Dear Esther – Part 6

Dear Esther,

You stated in a blog post dated March 17, 2014, “We have repeatedly emphasized that what Chatham confronts right now is not primarily a financial question,” yet we all know that money is an unavoidable part of the conversation, given that enrollments drive the financial stability of both the endowment and the university in general. While we appreciate the college directing us to the IRS Form 990s for the (currently available) years of 2007-2011, a closer look at these documents has only led us to more questions about the use of resources and the impact those monies may have had on the College for Women (CCW) and the impending decision before the Board of Trustees.

What We Know…

There are several areas of “concern” present within the available 990s.


According to a post by Bill Campbell on the official Chatham feedback blog, “As previously reported, we have spent 2.5 times ($4.5 million vs. $2.2 million) more on these activities for CCW compared to all graduate and online programs.” While we acknowledge that we do not have IRS documents from 2012 and 2013, for the last four years that would total the six that Mr. Campbell indicates include those expenditures, we can only find a total of $3,739,617 spent on advertising costs, and that is for the university in general, not segmented out by undergraduate, graduate, etc. Over the five years for which we have 990 access, Red House Communications was paid a total of $2,999,584 for marketing services (we assume out of that larger $3.7 million), and yet Chatham has failed to avail itself on any substantive level of the free marketing venues of Facebook and Twitter.


For 2007-2011, just over $3.5 million was spent on travel, with $1.7 million in just two of those years. There’s no indication of where these travels led, or who was doing all of that traveling, but that seems to be an exceptional amount when you have stated repeatedly that recruitment is largely limited by a 200-mile radius based on student preferences.


From 2009-2011, the 990s list a total of $5,796,706 for contracts related to architects, contractors, and construction. From what we know, these costs could be related to a few things. First, those expenditures could be tied to Chatham’s settlement with the Department of Justice to bring the university campus up to ADA compliance, and we fully support that. However, given that the gift of Eden Hall was made shortly before these reporting years, it is possible that some of these expenses could be related to Chatham’s expansion on other campuses, and those costs are not insignificant, especially coming during the height of the recession and before the Falk Foundation’s closing gift, made in 2013, and the impact an entirely new campus has had on the undergraduate college.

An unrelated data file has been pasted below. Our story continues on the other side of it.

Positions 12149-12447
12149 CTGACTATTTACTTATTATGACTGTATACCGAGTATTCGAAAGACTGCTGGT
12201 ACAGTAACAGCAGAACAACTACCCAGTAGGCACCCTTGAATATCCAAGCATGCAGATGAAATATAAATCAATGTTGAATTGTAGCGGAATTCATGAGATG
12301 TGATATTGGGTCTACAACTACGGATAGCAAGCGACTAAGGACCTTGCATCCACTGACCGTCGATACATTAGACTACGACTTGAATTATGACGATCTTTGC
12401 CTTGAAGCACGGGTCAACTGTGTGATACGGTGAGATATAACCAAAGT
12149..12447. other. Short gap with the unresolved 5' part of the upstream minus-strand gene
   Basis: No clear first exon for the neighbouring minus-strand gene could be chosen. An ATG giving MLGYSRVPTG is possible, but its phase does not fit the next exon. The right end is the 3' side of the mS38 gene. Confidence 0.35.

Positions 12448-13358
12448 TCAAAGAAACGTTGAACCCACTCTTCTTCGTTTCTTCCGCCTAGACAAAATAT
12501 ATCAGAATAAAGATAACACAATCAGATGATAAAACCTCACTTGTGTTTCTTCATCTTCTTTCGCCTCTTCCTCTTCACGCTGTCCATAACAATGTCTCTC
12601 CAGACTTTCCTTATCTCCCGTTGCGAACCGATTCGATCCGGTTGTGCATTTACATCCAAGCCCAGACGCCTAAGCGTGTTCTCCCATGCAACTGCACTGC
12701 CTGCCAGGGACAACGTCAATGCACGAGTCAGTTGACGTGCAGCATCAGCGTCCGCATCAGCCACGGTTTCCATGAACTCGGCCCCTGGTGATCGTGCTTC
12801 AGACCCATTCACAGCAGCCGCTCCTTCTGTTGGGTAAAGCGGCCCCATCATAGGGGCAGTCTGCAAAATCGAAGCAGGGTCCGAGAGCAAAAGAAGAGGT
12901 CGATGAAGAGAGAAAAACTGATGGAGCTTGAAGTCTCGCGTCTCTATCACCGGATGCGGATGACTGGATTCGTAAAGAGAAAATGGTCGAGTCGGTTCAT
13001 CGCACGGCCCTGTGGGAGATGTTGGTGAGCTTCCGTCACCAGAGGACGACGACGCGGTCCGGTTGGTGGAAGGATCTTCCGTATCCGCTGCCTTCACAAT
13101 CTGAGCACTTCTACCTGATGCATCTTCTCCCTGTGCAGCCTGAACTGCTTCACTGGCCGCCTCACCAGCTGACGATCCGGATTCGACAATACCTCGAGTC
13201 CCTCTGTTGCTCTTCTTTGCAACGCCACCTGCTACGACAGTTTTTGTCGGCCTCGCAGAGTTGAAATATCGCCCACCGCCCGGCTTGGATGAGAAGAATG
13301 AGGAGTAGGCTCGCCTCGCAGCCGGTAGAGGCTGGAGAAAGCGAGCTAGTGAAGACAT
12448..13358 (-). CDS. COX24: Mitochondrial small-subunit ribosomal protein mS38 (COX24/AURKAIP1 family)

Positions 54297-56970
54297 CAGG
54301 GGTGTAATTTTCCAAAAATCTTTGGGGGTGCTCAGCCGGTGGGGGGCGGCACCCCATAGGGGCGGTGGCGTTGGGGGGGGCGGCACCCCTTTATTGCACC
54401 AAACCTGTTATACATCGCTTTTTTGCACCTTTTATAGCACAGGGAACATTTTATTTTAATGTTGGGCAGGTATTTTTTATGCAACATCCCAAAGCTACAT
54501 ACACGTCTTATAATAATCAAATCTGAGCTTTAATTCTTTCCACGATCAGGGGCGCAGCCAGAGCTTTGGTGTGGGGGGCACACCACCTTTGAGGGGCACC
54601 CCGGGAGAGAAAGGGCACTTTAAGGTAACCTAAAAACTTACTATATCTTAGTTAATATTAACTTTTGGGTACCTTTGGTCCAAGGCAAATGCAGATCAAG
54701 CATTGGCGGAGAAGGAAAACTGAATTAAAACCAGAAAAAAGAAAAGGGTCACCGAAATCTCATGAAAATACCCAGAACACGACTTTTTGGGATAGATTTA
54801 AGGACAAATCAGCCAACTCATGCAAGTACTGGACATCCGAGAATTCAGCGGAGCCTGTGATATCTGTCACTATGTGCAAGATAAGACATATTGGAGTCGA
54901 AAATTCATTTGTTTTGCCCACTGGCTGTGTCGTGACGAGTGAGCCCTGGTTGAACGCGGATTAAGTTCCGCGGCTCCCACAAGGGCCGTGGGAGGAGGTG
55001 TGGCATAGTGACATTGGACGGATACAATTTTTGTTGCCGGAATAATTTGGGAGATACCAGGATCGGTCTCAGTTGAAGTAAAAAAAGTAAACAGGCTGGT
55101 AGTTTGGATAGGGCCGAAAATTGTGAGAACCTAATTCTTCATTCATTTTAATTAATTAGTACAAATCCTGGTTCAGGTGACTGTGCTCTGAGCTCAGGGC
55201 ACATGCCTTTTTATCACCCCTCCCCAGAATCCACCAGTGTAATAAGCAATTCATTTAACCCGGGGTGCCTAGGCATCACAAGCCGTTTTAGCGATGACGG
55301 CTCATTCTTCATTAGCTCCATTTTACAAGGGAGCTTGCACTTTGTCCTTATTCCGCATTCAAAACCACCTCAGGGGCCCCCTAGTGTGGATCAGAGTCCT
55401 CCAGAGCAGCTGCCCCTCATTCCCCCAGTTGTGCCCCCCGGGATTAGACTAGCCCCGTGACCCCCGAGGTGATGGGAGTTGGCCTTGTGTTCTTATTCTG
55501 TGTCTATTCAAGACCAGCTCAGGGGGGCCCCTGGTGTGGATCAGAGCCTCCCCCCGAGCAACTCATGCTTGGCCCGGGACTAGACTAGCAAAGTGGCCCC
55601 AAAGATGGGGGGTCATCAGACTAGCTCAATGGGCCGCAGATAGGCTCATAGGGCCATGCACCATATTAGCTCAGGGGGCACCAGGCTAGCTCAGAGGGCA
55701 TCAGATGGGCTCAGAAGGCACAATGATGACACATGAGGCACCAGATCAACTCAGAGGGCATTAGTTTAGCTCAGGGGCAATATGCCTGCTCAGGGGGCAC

Foreign Investments

The 990s for 2010 and 2011 list “foreign investments” for Central America and the Caribbean for almost $6.8 million, with almost $5 million for 2011 alone (the equivalent of 51% of the total expended on scholarships for that year), yet no further explanation for this is provided. Those 990s list funds held in banks in the Cayman Islands, and the two could be directly related, but there was not enough explanation in the documentation to be sure. That expenditure could also be related to a “substantive change” filed on July 01, 2008 with the Middle States Commission on Higher Education (MSCHE), Chatham’s accrediting body, to add a new location for Chatham at the Centro Universitario de Bayamon in Bayamon, Puerto Rico, however, again, more information is required. (Click on the link provided and then click on “Statement of Accreditation Status” toward the bottom.) This expenditure for foreign investment is different than those expenditures specifically listed as the study abroad program or scholastic aid.

What We Believe…

Significant monetary investment in projects not directly related to the College for Women have diverted time, attention, and much needed resources from the CCW and hindered its viability.

We concede that some of these expenditures have been necessary and have benefitted the College for Women, and we are not accusing the university of misuse of funds, but the totals and the vague definitions of some of the expenditures, particularly in a time where every dollar counts, is where we believe more answers are needed. Good financial stewardship is imperative in all areas of the college, and though you have made the argument that the university is not in “trouble,” you’ve also stated that the Standard & Poor’s 2014 rating for the U.S. not-for-profit higher education sector is “negative,” which directly places at least part of the onus on this decision on the financial level. Given that, any questions surrounding the finances of the university and its parts deserve clear answers.

What We Want…

A delay of the Board of Trustees vote.

Given the outstanding questions regarding the use of the university’s resources, we believe the co-ed vote should be delayed by at least a year. During that time we ask you and the administration to provide us with the following:

  • A detailed description of how the marketing funds have been divided between the College for Women and the other parts of the university, including monies used for creation of advertisements and placements of those ads.
  • An explanation of any and all foreign investments made by the university, including a description of the Puerto Rico location documented in the MSCHE’s Statement of Accreditation Status.
  • An explanation of all capital improvement/new projects included in the expenses included in the contracts for architects, contractors, and construction.

You have asked for our feedback, Esther, but are you and the Board really listening? If so, you will take this letter to heart and act upon our requests.


The Save Chatham Movement


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